Different Meanings of Tone in Music

One Word for Many Concepts

A photograph of piano sheet music

Public Domain /  Pixabay

In music performance and notation, the word "tone" can mean many different things, spanning literal and conceptual terminology. Some common definitions of tone include:

  1. A musical sound
  2. A whole step — an interval equaling two semitones (or half-steps)
  3. The quality or character of a sound

When Tone Refers to a Pitch

In Western music, a steady sound can be referred to as a musical tone. The tone is characterized most frequently by its pitch, such as "A" or "C," but it also includes timbre (the quality of the sound), duration, and even intensity (the dynamic of the sound). In many forms of music, different pitches are altered by modulation or vibrato.

For example, if a violinist plays an "E" and adds vibrato to the note, it is no longer a pure tone. It now has tiny modulations that might add warmth to the sound, but also alters its pitch. A pure tone has a sinusoidal waveform, which is a pattern of even and repetitive oscillation. The resulting sound is very even and steady.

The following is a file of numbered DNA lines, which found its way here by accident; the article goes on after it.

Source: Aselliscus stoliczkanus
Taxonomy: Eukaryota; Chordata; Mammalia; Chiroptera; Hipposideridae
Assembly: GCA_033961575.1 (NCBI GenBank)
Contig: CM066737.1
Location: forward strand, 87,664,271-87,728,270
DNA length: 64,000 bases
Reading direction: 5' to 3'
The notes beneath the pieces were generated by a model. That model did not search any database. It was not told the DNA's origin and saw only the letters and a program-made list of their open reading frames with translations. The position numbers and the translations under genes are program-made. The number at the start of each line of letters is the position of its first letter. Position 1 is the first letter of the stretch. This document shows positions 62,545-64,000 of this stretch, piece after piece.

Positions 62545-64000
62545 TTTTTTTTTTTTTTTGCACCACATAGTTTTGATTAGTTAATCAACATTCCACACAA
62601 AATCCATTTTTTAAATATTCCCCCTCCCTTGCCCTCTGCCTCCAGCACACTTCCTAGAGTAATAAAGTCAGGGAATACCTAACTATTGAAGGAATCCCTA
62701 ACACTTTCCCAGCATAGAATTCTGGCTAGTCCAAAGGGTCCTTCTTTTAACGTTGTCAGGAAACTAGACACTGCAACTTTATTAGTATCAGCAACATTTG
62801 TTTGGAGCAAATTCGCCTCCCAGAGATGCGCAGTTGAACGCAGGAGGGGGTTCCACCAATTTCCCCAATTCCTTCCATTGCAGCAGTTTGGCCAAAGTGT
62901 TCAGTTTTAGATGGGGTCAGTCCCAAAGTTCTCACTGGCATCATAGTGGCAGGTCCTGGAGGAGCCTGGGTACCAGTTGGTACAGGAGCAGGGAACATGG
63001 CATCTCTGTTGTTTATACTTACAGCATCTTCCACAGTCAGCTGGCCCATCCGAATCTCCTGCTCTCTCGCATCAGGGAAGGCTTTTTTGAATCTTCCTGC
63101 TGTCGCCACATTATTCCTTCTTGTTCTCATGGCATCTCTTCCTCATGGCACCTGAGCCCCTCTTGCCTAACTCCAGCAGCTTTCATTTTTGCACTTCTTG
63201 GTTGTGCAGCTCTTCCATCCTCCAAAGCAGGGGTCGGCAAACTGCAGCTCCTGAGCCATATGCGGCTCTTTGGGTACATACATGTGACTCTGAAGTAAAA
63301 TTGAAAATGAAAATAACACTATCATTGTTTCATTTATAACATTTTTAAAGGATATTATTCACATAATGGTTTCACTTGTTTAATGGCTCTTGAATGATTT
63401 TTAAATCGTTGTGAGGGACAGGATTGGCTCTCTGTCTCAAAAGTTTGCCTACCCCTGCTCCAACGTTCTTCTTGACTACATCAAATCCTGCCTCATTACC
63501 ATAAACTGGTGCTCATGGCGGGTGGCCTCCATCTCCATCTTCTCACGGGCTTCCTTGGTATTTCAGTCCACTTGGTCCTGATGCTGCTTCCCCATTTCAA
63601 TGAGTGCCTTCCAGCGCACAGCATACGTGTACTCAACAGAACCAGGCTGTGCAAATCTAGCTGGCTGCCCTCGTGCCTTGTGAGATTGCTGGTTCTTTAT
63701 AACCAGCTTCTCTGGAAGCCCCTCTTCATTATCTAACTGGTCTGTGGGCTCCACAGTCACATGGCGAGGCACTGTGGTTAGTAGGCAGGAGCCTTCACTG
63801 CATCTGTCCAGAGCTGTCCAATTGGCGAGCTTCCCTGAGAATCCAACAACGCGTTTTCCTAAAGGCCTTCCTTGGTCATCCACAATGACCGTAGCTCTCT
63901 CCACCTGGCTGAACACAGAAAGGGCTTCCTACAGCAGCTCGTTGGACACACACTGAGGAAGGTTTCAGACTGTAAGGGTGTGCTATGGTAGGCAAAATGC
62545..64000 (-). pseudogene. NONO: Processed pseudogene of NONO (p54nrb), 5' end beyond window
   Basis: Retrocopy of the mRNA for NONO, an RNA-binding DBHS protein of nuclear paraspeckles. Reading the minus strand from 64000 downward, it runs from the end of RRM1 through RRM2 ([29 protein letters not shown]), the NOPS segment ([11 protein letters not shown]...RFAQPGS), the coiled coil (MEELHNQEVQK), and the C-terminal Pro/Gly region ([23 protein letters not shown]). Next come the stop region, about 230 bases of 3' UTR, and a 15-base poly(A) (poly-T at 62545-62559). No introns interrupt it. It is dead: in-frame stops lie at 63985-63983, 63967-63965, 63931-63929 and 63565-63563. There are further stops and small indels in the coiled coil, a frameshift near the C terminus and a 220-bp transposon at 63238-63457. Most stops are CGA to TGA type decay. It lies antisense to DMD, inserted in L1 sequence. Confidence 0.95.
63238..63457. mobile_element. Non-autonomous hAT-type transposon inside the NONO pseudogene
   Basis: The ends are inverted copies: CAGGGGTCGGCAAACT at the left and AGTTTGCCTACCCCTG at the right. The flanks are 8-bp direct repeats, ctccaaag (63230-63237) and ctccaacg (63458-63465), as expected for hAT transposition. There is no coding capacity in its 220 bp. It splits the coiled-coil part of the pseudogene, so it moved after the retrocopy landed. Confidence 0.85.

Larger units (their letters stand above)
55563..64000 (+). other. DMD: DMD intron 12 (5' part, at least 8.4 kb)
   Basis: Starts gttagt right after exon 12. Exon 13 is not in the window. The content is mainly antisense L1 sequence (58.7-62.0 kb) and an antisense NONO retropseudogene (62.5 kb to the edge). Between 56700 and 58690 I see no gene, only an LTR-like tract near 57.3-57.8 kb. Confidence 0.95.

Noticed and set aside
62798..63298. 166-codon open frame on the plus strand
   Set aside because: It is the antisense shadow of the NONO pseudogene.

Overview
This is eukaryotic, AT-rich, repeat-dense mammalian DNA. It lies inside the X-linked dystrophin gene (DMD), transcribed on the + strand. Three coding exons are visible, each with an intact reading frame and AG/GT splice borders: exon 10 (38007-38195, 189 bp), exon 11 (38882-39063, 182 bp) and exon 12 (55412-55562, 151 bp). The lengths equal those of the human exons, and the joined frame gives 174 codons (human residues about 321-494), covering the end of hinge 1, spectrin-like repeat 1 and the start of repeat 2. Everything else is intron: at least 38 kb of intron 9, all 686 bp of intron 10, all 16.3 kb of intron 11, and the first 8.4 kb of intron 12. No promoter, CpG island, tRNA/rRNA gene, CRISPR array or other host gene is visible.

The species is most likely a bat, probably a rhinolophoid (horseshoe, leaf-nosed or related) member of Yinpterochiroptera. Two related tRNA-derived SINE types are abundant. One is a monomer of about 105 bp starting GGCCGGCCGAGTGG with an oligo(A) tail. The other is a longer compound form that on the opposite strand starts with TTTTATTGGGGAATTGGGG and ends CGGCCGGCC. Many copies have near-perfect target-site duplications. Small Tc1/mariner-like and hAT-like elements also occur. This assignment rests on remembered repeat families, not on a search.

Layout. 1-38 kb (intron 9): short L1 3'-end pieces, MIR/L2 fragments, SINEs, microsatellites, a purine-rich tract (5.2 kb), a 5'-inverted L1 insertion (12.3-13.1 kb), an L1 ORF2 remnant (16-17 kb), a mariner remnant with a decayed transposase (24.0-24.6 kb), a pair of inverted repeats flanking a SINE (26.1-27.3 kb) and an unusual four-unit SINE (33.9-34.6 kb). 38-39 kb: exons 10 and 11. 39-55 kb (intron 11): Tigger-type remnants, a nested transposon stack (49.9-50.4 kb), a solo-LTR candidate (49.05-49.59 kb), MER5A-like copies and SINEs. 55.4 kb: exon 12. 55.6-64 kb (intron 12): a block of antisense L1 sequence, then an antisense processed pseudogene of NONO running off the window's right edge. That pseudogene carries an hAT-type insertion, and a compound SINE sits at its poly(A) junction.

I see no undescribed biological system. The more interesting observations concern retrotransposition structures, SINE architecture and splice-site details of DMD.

Tone as a Music Interval

Since a tone often refers to a pitch in music it can be translated into music steps as well. A whole step is made of two half-steps. For example, from C to D is a whole step, but from C to C-sharp and C-sharp to D is two half-steps. These can also be called "tones" or "semitones." A semitone is essentially a half of a tone or a half-step. 

Tone and the Quality of Sound

Tone can also refer to the unique difference between voices of the same instrument and the color or mood of the voice (not to be confused with timbre). On different instruments and in vocal music, a tone may be expressed in many different ways. On the piano, for example, a delicate tone will contrast with a sharp and jarring tone, made possible through technical aspects of piano performance.

A singer might vary her tone by altering the quality of her voice and making it soft and gentle at times or course at others. For many musicians, the ability to alter and manipulate their tone is an impressive skill that comes with practice and technical finesse.